This is also obsessive, but I stitch all my marking lines in one color family. Here I've used red and burgundy (whatever I have sitting around in old thread). Then when I baste the entire garment together, I've used threads in the blue family. That way, when I need to release stitches during fitting, I cut and pull on the right threads. Ask me how I learned to do this.

Step 4: Assemble the body

For the first fitting stitch together the main body pieces. No sleeves, collars or pocket welts at this point.

You'll notice that my waistline markings don't match up front to side front. I realized this was due to the pattern alteration I did, and I didn't re-verify my match points. I'll re-mark this on the muslin after fitting but before transferring the marking to my wool.

I am now ready to try this on, but I need someone else to be at home to take pictures. Having tried it on, without benefit of a photographer, I can tell that I'm going to need to change the angle a bit on my shoulder seam, and I think I've got a bit of a fitting issue on the back. The pictures will tell, and then I'll need to make a decision about whether it's enough to take care of now, or if it is something that can be adjusted at the first fitting during construction.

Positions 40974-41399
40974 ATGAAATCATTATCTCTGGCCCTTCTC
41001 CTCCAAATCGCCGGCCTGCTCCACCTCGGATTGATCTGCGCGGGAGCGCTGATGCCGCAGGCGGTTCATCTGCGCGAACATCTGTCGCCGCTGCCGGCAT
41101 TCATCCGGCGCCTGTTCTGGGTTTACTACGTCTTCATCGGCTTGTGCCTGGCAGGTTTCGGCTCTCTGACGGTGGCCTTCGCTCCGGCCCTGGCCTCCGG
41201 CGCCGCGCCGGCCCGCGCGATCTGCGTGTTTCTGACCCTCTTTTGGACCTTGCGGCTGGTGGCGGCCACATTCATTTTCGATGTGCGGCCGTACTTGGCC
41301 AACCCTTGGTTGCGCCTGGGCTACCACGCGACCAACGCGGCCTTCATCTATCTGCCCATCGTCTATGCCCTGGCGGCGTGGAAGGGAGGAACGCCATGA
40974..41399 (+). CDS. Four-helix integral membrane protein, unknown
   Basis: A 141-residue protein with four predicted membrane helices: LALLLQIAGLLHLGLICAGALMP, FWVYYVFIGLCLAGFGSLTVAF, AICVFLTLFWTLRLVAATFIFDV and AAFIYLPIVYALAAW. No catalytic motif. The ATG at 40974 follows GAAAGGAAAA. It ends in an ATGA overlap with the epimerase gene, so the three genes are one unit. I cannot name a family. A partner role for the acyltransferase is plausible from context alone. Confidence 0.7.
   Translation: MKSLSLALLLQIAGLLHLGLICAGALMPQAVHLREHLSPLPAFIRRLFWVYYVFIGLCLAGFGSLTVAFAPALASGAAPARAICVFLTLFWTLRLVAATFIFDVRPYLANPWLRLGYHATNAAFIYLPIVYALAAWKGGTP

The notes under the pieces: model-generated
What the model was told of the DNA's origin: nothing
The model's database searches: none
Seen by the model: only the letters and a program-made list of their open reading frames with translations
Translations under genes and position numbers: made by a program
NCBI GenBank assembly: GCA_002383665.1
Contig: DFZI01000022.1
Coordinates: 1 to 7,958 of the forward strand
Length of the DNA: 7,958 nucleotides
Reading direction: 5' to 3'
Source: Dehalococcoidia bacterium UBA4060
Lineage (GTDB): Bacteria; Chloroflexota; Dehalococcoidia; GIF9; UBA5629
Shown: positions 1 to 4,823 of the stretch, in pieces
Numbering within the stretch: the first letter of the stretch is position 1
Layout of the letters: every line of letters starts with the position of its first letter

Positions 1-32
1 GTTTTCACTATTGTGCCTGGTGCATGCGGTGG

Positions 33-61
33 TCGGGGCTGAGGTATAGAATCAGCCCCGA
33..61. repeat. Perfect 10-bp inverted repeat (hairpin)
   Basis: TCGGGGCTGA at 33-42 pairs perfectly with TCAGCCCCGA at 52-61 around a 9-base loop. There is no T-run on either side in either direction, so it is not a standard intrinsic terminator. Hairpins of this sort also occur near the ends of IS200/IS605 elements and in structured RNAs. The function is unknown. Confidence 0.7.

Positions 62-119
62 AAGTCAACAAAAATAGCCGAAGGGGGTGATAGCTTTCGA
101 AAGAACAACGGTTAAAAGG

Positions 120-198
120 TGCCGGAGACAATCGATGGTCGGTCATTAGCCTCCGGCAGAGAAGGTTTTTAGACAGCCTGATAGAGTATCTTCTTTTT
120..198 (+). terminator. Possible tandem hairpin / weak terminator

The Collar

There has been quite a bit of discussion already about the collar draft. KayY has posted about how she's added fabric to the upper collar for the Turn of the Cloth, and NancyK has posted about how she's trimmed off from the under collar of equally cut collar pieces, also to account for Turn of the Cloth. In any event, no matter how you accomplish it, you will want to cut your upper collar larger than your under collar.

The older Vogue pattern I'm using accounted for this in the pattern draft. It is highly unlikely that you'll find any contemporary patterns that have this feature drafted in.

Notice the difference between the under collar and the upper collar. The upper collar pattern piece is directly below the under collar and is lined up at the CB.

After we get the muslins all fit, and you have your collar the size you want it in proportion for your coat and your body, then I'll assemble all the info into one post so that you can cut your collar pieces to account for the Turn of the Cloth.

Another interesting shot of the front piece of the vintage pattern I'm using. Notice the seam allowance on the pattern tissue is 3/4"


Nancy K said...

From what I can see on your collar pieces, if you are using a very heavy wool, as I am , you would need more room for turn of cloth. There is a way to figure it out and if I can dig out the Threads article that talked about it I'll post a reference.
Marji I have never been that precise with a muslin before, but considering how fabulous your fit is, I am going to be doing it your way!

Els said...

Threads magazine issue 53 page 60, has an article about turn of cloth.
How much you need to add is depending on the thickness of the fabric you use.
I add to the upper collar and at the facing lapel pattern.

Sigrid said...

In a more recent Threads issue, no. 131 (July 2007), page 71 there is also an article on Turn of cloth.